Gerry McKiernan compiled and maintains "The Next WAVe(sm): Auditory Browsing in Web and non-Web Databases," "a clearinghouse of projects, research, products and services that describe or apply auditory interfaces, displays or interactive technologies to enhance use and access to Web and selected non-Web databases. Selected significant reports, papers, and articles are also provided for each profiled activity. The clearinghouse is arranged by the name of the university, corporation, or other organization with which the principal investigator of a project is currently, or was formerly, affiliated. A general bibliography of applicable works is also provided."

The National Institute of Standards and Technology and the Video Electronics Standards Association hosted "Electronic Book conferences," in 1998-2002, devoted to devices which integrate displays and storage media for new learning, work and entertainment tools such as hand-held electronic books. . . . The goal . . . is to illustrate the current and future capabilities of a hand held electronic book (E-book). . . ." If the common format turns out to be a stable variant of SGML or HTML, and if the hand-held book itself is accessible, the electronic book may well be compatible with common screen-reading programs--enormously increasing blind people's access to electronic texts.


Digital Talking Book Players and Playback Programs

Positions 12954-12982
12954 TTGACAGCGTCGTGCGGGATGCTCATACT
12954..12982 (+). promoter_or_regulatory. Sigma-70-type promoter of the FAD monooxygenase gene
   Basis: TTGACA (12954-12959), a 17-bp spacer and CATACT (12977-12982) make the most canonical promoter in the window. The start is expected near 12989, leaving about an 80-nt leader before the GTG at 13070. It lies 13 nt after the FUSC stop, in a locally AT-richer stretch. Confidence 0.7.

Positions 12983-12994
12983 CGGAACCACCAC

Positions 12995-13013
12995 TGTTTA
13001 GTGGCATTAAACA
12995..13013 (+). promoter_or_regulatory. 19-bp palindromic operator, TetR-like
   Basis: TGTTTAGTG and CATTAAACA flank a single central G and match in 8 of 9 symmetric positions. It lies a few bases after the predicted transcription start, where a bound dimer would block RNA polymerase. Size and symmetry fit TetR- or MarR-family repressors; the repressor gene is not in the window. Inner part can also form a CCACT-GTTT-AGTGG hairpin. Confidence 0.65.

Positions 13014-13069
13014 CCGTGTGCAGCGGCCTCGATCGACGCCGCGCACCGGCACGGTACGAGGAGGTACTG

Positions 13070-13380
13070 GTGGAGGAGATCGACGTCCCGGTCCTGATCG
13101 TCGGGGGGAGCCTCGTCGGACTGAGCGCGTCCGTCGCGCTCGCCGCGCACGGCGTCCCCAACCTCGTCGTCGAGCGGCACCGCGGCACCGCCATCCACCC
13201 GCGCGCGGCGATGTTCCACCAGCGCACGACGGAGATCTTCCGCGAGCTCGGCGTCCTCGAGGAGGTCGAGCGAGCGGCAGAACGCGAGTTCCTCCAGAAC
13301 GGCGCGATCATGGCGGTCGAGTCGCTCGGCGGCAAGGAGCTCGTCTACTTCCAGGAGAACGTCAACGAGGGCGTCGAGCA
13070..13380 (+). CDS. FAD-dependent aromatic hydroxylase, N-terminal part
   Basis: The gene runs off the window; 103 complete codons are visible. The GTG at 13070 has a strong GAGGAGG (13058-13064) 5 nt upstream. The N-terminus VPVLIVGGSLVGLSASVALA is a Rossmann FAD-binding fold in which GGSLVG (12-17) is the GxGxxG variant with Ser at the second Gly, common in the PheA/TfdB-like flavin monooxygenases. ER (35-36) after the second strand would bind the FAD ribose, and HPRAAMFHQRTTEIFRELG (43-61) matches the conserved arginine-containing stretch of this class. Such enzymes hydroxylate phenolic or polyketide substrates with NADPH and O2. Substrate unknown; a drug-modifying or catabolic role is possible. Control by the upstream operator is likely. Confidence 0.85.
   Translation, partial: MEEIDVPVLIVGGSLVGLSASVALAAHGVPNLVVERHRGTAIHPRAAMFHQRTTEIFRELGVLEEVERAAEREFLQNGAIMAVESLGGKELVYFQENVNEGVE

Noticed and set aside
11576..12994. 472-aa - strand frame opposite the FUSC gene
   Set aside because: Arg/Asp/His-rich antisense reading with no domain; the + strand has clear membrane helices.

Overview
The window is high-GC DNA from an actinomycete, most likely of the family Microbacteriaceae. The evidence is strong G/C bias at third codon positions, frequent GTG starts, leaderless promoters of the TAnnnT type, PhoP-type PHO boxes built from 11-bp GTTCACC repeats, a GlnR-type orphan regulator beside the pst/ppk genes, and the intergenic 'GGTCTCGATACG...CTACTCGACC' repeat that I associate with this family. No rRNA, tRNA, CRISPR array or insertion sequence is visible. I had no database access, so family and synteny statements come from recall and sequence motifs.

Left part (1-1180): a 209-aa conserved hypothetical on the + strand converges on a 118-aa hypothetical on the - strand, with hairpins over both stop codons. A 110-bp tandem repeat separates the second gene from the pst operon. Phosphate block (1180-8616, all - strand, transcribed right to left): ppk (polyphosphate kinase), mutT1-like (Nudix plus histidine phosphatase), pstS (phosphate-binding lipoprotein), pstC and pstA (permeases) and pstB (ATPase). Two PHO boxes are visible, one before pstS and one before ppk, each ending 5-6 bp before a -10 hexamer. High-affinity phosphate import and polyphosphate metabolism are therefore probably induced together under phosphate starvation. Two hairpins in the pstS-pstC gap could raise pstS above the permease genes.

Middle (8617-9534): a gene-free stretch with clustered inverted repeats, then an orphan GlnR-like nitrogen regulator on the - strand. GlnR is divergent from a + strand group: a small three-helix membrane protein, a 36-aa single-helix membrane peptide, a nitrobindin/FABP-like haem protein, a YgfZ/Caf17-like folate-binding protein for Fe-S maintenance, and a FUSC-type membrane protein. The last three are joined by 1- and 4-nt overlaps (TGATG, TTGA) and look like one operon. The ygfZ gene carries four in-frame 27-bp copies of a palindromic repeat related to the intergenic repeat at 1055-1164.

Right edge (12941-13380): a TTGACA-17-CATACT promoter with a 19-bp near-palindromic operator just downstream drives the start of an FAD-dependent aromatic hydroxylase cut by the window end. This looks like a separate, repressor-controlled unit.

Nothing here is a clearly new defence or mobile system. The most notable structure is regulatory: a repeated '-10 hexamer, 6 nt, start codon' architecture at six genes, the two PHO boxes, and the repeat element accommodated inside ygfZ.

The eClipse Reader "enables print disabled persons to play talking books with the added benefit of chapter, page, heading and phrase level navigation. In addition to book navigation, eClipseReader incorporates study tools that enables students to take notes, create multiple bookmarkers that can be saved and later reviewed."

Motoaki Kaneko,in "Plextor is a Long Playing CD Book for the Next Generation of 'Digital Talking Books,'" describes the retail version of a CD digital talking book which can store up to 50 hours of human voice recording on a single CD. The PLEXTALK player was promised for commercial release by Plextor in Spring, 1998.

Victor: the Digital Talking Book Reader, based on CD-ROM technology, is produced by VisuAide (Quebec).

In addition, the DAISY organization lists seven software playback programs and six hardware players for DAISY digital talking books, either currently available or under development.